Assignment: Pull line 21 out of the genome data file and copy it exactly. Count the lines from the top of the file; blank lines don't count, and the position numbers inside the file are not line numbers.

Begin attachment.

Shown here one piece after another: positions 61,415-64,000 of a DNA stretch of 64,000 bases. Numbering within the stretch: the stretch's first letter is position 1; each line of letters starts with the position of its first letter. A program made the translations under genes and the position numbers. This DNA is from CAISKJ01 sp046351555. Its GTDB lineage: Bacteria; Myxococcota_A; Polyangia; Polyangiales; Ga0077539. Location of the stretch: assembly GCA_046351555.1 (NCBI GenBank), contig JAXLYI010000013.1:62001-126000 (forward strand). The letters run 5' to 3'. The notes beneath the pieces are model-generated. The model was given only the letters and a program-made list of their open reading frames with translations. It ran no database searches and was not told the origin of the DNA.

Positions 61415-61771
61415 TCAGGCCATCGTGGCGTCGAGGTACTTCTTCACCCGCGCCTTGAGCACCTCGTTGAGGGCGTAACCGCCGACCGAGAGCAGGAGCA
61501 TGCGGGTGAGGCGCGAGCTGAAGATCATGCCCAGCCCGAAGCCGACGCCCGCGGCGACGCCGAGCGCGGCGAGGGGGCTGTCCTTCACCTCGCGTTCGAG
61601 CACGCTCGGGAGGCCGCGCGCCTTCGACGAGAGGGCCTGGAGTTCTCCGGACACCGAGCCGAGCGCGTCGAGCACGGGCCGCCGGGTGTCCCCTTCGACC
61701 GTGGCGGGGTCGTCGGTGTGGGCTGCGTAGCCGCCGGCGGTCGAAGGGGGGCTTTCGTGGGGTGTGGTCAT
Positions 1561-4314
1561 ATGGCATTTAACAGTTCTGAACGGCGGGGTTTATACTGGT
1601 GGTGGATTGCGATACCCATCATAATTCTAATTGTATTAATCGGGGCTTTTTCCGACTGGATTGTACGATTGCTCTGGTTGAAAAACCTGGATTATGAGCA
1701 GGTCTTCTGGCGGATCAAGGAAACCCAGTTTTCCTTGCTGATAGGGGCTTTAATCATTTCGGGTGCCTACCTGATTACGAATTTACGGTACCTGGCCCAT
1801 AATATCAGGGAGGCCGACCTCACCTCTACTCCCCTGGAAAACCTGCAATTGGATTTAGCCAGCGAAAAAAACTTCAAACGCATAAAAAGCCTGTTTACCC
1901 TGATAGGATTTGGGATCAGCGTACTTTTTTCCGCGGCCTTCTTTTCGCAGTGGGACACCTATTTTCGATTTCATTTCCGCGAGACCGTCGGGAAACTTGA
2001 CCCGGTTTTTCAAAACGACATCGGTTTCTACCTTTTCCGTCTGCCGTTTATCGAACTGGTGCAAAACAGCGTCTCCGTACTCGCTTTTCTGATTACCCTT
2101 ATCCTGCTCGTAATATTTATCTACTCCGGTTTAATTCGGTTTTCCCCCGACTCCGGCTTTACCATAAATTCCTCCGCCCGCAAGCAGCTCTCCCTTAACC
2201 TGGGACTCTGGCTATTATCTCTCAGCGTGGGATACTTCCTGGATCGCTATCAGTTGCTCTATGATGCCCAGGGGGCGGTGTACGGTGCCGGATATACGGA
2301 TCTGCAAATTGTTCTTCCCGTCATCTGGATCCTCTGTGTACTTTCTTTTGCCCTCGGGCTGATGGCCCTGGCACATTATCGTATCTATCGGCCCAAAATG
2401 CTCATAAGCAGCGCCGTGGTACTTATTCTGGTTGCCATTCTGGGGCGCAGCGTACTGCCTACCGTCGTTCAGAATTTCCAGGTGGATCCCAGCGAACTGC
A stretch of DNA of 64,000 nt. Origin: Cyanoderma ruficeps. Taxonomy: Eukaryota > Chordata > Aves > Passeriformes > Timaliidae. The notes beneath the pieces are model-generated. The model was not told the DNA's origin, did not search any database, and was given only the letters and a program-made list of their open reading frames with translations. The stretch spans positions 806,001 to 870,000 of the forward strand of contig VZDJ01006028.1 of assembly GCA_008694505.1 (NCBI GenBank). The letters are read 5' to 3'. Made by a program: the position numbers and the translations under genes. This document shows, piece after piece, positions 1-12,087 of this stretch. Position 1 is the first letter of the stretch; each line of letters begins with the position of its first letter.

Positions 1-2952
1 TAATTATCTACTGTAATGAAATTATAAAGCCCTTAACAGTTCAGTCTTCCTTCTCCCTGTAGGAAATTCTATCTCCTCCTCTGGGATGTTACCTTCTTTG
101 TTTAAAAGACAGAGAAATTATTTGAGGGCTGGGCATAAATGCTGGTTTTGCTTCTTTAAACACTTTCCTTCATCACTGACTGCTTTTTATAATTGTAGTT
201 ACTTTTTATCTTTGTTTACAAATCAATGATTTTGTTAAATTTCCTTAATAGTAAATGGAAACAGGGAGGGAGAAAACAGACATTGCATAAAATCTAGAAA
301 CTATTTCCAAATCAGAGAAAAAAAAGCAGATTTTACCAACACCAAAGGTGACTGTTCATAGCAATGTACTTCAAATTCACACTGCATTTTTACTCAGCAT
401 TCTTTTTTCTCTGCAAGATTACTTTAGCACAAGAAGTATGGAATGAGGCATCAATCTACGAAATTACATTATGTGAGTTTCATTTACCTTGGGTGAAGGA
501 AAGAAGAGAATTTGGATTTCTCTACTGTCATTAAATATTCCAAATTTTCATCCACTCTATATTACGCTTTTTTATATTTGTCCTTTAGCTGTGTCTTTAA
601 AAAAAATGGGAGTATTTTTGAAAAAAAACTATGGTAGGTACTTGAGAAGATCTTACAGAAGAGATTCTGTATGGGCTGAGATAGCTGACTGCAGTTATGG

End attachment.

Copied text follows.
101 TTTAAAAGACAGAGAAATTATTTGAGGGCTGGGCATAAATGCTGGTTTTGCTTCTTTAAACACTTTCCTTCATCACTGACTGCTTTTTATAATTGTAGTT